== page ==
ACCP Position Paper
ACCP Position Statement on Hydration and Vitamin Infusion Clinics
The American College of Clinical Pharmacology® (ACCP) is pleased to announce the publication of "ACCP Position Statement on Hydration and Vitamin Infusion Clinics" in the January 2024 issue of ACCP's The Journal of Clinical Pharmacology.
This Position Paper highlights that recently there has been a proliferation of wellness clinics offering on-site and mobile intravenous (IV) hydration and vitamin infusions, said to promote well-being and improved health. Some celebrities tout the benefits of these infusions and companies aggressively advertise their services on internet search engines. These companies advertise that hydration and vitamin infusions can be used to boost the immune system, increase energy levels, and treat everything from colds to hangovers, without any supportive data.

There is little evidence that these infusions provide benefit, as there is a lack of clinical trial data, except for some specific therapeutic situations. There is, however, evidence of the risks involved, albeit case reports. There are numerous accounts of adverse events, ranging from relatively minor infusion site reactions to thrombophlebitis, cellulitis, hematoma, and blood clots, and also to cases of fungal infection and septic shock. In most cases, the side effects will develop the few days following the infusion, at a time when there is no medical oversight. Additionally, underlying medical conditions, including chronic and acute kidney diseases, congestive heart failure, and liver diseases and cirrhosis, may be more sensitive to volemic changes.

Often these infusions are administered outside of a hospital or clinic setting and, sometimes, not under medical supervision using vitamins of unknown quality, preparation, and purity. This position statement highlights that these infusions should be given under medical supervision for valid medical reasons, with informed consent related to its benefits and risks, by a licensed and trained individual, be that a physician or other qualified healthcare provider, using pharmaceutical grade products prepared by a licensed pharmacist in a setting suitable for the preparation of intravenous products. Currently these “infusion clinics” are largely unregulated, highlighting the need for greater regulatory oversight. This statement was published to stress the need for greater patient awareness and education concerning the use of hydration clinics that are advertised as “safe” and treated like a spa treatment. These excessively positive advertisements overstate their therapeutic potential and understate their potential safety risks.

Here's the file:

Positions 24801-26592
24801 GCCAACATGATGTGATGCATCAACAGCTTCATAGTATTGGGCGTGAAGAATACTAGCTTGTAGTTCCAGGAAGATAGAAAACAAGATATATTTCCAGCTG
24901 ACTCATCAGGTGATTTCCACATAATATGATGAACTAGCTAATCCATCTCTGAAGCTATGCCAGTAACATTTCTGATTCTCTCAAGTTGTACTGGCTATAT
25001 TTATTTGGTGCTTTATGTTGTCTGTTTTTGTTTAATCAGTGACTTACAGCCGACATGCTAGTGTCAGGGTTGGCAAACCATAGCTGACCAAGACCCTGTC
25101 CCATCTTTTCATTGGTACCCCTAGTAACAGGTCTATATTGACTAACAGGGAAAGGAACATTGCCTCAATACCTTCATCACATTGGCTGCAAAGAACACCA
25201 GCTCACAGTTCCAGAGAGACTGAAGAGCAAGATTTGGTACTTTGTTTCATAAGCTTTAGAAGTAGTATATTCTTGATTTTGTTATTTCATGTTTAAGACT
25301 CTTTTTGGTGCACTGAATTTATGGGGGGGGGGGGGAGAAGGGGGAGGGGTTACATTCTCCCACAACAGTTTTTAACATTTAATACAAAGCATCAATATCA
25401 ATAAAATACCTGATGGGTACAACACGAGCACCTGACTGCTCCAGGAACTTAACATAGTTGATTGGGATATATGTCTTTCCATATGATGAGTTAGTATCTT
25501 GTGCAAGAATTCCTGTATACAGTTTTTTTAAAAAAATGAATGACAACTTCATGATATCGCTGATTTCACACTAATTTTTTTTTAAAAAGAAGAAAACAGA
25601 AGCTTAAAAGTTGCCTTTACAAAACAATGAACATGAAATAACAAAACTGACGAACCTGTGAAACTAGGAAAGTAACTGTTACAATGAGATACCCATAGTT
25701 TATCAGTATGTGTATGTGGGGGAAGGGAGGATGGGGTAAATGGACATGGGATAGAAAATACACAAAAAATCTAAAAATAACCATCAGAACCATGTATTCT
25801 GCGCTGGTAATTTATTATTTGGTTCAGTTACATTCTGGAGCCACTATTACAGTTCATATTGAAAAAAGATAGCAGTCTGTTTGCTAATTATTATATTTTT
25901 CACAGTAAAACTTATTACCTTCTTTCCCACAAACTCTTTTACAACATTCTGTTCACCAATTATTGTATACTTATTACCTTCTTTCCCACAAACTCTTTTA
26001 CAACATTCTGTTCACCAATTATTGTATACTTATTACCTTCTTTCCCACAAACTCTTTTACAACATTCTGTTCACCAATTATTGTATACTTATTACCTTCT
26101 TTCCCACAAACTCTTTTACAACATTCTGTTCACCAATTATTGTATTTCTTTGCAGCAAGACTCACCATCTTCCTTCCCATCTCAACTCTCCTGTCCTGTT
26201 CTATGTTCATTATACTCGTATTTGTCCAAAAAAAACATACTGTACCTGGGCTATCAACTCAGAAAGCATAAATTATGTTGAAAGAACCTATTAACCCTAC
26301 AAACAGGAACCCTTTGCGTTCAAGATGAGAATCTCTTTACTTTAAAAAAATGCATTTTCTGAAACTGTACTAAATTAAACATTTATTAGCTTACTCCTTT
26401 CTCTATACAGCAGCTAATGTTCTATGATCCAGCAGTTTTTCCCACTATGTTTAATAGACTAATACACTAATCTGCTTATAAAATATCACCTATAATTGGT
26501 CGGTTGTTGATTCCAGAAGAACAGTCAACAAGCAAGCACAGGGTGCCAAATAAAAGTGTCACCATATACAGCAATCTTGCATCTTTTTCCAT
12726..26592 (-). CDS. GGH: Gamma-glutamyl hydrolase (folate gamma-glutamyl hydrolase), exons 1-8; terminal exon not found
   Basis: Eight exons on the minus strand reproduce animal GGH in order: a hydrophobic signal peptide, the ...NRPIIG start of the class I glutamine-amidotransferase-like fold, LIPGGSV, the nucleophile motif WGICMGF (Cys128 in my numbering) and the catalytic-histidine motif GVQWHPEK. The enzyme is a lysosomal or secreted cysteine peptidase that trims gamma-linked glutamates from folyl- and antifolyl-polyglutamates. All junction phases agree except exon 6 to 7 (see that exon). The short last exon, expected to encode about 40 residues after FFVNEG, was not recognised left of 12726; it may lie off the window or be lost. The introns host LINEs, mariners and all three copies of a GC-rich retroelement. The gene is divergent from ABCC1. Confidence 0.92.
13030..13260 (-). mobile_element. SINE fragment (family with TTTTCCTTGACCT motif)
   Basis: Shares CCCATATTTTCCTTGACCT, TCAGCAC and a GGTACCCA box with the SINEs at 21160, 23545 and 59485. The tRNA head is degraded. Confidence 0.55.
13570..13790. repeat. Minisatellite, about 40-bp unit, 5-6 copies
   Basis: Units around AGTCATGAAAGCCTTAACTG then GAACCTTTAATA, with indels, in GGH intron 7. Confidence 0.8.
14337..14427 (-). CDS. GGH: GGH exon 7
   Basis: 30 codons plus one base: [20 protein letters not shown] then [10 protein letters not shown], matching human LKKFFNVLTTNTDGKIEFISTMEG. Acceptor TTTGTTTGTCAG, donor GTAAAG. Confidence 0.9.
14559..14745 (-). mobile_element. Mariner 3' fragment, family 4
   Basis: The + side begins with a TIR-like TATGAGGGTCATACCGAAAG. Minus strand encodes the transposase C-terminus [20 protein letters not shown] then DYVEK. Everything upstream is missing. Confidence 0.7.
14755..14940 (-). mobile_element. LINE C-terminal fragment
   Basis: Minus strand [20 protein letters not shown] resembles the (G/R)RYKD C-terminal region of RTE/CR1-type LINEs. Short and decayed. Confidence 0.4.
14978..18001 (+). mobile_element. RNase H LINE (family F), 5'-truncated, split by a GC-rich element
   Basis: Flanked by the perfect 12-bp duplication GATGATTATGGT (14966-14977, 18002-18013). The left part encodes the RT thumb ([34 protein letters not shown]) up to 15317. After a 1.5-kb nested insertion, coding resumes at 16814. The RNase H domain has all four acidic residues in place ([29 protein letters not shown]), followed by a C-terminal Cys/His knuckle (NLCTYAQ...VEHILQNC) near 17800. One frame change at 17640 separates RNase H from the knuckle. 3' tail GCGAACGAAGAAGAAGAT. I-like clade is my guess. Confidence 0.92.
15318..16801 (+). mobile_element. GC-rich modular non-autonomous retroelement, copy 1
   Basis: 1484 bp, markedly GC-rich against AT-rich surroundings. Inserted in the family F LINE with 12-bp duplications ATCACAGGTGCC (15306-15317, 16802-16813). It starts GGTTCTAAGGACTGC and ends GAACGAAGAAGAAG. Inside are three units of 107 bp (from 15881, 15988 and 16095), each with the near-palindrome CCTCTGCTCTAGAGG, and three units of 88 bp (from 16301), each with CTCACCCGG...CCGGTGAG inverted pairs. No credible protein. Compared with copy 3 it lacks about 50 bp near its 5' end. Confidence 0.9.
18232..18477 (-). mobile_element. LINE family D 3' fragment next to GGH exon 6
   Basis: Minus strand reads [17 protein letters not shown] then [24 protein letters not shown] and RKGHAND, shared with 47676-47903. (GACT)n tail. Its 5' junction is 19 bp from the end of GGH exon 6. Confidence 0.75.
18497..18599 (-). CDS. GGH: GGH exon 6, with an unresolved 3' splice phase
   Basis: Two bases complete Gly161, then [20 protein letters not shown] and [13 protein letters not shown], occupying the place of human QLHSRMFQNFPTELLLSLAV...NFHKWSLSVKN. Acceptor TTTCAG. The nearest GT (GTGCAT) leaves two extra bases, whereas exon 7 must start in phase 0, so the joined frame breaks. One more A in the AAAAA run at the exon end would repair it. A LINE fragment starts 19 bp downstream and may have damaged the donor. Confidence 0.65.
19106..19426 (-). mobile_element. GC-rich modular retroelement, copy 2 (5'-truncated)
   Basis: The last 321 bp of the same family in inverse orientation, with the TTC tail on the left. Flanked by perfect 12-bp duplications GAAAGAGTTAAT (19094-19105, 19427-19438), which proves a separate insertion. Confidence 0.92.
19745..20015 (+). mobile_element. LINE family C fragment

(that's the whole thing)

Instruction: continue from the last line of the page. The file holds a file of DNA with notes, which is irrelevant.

The Position Paper appears in the The Journal of Clinical Pharmacology, January 2024, Volume 64, Issue 1.
Peter L. Bonate PhD, FAAPS, FISoP, FCP, Alexander J. Prokopienko PharmD, PhD, Jean-Michel Gries PharmD, PhD, FCP and the ACCP Public Policy Committee
Pages: 10-12 First Published: 04 October 2023
ACCP is a Member-focused/Member-driven clinical pharmacology society with 
Member Benefits that enhance your professional growth. Join today!
Stay Connected